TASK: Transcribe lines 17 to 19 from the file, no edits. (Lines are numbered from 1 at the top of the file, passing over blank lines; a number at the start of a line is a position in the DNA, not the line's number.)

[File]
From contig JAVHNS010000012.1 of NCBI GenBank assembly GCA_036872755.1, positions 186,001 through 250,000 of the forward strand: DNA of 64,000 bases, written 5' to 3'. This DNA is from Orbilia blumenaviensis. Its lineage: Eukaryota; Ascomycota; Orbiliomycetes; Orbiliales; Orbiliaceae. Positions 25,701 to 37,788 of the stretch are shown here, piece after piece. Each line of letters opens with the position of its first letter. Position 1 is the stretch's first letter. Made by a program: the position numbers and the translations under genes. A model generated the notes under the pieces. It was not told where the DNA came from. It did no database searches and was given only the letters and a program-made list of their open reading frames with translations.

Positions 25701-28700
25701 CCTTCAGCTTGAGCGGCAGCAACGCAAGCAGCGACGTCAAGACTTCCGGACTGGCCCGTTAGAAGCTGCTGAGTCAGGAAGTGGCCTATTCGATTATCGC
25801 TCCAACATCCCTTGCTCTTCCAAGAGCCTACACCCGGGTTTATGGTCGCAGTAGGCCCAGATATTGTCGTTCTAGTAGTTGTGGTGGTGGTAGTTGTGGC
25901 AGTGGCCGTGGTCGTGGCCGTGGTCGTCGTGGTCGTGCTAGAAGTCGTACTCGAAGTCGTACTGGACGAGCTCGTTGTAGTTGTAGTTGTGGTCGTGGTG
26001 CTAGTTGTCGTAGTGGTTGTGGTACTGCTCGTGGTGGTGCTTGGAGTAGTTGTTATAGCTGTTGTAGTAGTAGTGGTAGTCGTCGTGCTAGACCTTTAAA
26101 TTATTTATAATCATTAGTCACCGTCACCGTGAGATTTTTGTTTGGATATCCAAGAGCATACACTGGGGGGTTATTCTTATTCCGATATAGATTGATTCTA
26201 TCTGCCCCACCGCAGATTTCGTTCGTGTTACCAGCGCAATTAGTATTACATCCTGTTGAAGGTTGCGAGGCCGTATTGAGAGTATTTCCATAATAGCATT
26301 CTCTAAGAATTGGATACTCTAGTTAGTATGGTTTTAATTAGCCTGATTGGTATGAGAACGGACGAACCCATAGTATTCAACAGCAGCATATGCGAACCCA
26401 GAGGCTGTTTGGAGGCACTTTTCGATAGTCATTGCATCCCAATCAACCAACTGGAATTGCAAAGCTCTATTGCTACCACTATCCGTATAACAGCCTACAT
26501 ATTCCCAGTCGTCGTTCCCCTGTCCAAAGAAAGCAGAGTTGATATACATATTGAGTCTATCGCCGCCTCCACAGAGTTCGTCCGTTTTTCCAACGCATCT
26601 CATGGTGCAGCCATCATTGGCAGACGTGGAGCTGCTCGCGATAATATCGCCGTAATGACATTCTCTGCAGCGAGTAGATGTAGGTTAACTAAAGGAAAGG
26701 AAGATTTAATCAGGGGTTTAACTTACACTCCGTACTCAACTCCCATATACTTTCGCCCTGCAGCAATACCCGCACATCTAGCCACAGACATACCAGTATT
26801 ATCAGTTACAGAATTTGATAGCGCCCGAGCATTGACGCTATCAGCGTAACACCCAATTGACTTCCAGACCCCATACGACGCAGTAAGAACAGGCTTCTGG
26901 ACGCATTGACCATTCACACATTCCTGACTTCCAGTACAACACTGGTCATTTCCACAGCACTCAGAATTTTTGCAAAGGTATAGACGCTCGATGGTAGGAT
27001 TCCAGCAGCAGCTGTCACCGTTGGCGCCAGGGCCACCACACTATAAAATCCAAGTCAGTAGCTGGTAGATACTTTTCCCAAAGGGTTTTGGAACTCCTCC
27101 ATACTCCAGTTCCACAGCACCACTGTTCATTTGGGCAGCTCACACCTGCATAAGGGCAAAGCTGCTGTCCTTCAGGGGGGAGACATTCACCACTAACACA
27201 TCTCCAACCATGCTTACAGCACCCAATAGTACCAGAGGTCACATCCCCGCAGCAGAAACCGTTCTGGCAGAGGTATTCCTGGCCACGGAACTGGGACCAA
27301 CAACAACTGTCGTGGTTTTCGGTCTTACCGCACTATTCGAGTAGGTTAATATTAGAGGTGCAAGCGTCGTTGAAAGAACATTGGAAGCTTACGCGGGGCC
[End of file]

27101 ATACTCCAGTTCCACAGCACCACTGTTCATTTGGGCAGCTCACACCTGCATAAGGGCAAAGCTGCTGTCCTTCAGGGGGGAGACATTCACCACTAACACA
27201 TCTCCAACCATGCTTACAGCACCCAATAGTACCAGAGGTCACATCCCCGCAGCAGAAACCGTTCTGGCAGAGGTATTCCTGGCCACGGAACTGGGACCAA
27301 CAACAACTGTCGTGGTTTTCGGTCTTACCGCACTATTCGAGTAGGTTAATATTAGAGGTGCAAGCGTCGTTGAAAGAACATTGGAAGCTTACGCGGGGCC